Philemon 17-22 / Redeemed and Received

Posted on February 5, 2015


This is the fifth in a series of verse-by-verse expositions of the book of Philemon. This message was delivered at Hillcrest Baptist Church on the evening of February 1, 2015. This message shows us the importance of encouraging and receiving fellow Christians. Please note that the sermon notes are not a full transcript.

Philemon 17-22

Sermon notes:
Paul could probably ask no more than this, that Philemon receive Onesimus just as he would receive Paul.

If Paul showed up at Philemon’s home, he would be enthusiastically welcomed in.

Philemon would quickly see to his needs.

Paul wouldn’t be assigned to slave quarters, he’d be given the best room in the house.

Philemon would kill the fatted calf, and seat Paul at a place of honor at his right hand.

Paul would be given the run of the house.

Paul simply asked that Onesimus be treated the same. What more could he possibly ask?

Paul once again sets a Christ-like example.

He has lead Onesimus to repentance, and is now willing to pay any debt which Onesimus may have incurred.

Most likely, Onesimus had stolen from Philemon when he ran away. A slave would have been without wealth and in need of a way to support himself.

Philemon surely had an abundance, to which Onesimus likely helped himself.

Just as Christ has paid the debt for a repentant sinner, so was Paul offering to do.

Paul offered to place all of the debts on to his own account. An account which Paul would fully satisfy.

This is certainly an image of Christ, who knew no sin, yet became sin for us.

2 Corinthians 5:21

Isaiah 53:6

Christ took our sin, placed it on His account, and satisfied it with His own blood.

Hebrews 9:22

Matthew 26:28

In short, Paul was redeeming Onesimus in a Christ-like fashion.

By writing with his “own hand” rather than using a scribe, Paul placed himself under a legal obligation to repay the debt.

His ability to pay it back may have come from the gifts sent to him from Philippi.

Philippians 4:14-19

No doubt, this should be an incentive for us to give.

They sent gifts to Paul, most likely thinking that they were simply helping to supply his needs.

However, the gift became useful to redeem a new believer.

We never know what far reaching impact even a small gift may have.

They gave in faith, and that gift helped to promote and encourage faith.

Paul made an appeal to Philemon to accept his offer, by reminding him that he owes Paul “his own self”.

Philemon owed his soul to Paul, meaning that Paul had led Philemon to Christ.

Because Paul was Philemon’s spiritual father, he was hoping that Philemon would feel a debt of gratitude that he would repay by accepting Onesimus with a spirit of forgiveness.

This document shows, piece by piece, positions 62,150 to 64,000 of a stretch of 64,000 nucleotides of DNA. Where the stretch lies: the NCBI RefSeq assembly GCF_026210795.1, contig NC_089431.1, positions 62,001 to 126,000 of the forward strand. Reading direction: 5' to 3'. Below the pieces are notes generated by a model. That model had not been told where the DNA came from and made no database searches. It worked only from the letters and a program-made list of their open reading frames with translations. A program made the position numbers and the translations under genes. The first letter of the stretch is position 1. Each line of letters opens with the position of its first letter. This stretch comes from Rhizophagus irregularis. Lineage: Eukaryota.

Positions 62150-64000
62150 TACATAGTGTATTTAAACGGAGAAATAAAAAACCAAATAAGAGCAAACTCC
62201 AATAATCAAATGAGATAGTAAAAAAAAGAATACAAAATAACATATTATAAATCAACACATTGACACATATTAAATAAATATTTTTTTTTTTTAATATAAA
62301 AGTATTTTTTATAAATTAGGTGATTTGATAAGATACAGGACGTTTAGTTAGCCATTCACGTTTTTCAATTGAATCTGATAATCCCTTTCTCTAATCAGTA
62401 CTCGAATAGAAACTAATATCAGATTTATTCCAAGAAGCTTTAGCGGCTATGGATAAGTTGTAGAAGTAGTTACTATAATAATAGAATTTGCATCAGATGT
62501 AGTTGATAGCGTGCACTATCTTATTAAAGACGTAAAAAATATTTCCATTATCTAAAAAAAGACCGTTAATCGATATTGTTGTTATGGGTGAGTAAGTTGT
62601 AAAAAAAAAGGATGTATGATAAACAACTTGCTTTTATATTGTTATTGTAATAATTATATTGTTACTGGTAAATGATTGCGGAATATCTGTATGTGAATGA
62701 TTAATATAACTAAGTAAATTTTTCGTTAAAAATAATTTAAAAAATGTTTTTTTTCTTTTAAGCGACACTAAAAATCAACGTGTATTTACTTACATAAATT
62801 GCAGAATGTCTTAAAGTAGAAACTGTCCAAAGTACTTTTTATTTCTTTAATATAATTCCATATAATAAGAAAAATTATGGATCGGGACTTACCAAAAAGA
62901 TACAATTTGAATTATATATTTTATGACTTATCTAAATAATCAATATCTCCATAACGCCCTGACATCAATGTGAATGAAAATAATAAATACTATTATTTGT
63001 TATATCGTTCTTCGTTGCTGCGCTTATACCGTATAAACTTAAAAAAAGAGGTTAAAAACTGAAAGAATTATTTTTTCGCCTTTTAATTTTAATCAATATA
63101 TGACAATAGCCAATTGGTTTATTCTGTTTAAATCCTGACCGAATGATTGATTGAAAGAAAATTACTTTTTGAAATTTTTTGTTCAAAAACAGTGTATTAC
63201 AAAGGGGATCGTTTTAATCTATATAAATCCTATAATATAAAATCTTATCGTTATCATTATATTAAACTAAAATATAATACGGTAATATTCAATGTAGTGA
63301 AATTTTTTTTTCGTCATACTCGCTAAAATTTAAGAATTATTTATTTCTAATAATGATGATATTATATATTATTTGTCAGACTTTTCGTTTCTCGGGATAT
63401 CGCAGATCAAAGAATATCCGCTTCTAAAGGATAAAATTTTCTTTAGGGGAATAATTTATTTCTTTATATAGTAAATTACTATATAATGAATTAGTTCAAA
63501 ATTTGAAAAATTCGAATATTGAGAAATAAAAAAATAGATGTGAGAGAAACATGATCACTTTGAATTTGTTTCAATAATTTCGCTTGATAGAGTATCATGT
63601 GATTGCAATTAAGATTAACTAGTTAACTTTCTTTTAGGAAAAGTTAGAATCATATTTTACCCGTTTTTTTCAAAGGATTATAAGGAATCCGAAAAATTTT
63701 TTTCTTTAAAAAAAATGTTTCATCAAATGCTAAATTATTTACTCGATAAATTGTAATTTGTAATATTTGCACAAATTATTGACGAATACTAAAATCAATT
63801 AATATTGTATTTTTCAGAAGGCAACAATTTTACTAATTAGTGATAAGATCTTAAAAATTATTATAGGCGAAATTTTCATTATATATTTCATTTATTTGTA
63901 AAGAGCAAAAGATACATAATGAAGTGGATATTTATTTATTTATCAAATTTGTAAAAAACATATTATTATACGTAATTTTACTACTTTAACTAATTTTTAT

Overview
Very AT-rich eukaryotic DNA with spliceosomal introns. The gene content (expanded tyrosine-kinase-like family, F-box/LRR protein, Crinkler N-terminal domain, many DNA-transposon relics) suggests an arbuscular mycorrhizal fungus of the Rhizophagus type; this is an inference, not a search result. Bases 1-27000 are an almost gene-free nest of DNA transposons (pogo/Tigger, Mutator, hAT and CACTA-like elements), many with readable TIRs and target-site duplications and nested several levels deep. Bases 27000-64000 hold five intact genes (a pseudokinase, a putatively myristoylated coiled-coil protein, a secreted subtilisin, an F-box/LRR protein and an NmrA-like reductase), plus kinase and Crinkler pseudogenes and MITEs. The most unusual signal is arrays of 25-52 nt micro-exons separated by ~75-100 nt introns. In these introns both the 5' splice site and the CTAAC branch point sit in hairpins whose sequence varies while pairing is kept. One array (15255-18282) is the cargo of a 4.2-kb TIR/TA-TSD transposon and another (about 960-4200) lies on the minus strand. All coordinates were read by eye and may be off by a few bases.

Philemon owed Paul a debt that could never be adequately repaid.

This, alone, should be reason enough for Philemon to accept Paul’s offer.

If his gratitude to Paul were not enough motivation for Philemon, Paul also wants him to know that he himself would benefit from the reception and restoration of Onesimus.

It would bring joy to Paul.

Plus, Philemon had refreshed the hearts of other saints, (v.7) how could he possibly refrain from doing the same for Paul?

Having made all of these other appeals, Paul expresses confidence in Philemon’s obedience.

This obedience is not to Paul, but to Christ, and is motivated by love.

As Christians, a love of Christ should be our ultimate motivator. In fact, it should cause us to go above and beyond.

John 14:15

The things which God instructs us to do are just the beginning, not the end.

In other words, those things which He instructs us to do (tithing, forgiveness, charity, prayer, service) are just the starting point. We should always endeavor to do more.

The “more” that Paul is speaking of here, likely refers to freedom for Onesimus.

Paul was confident in the power of prayer, and planned accordingly.

Paul expected to be released from prison in the near future.

Phil. 2:23–24

after which he could be with Philemon and the other Colossians again.

Freedom was obviously very important to Paul on a personal level too.

Freedom is certainly a gift of God, and one that should be cherished and given as much as possible.

John 8:36

Likewise, we should always strive to use our freedom to honor God and bless others.

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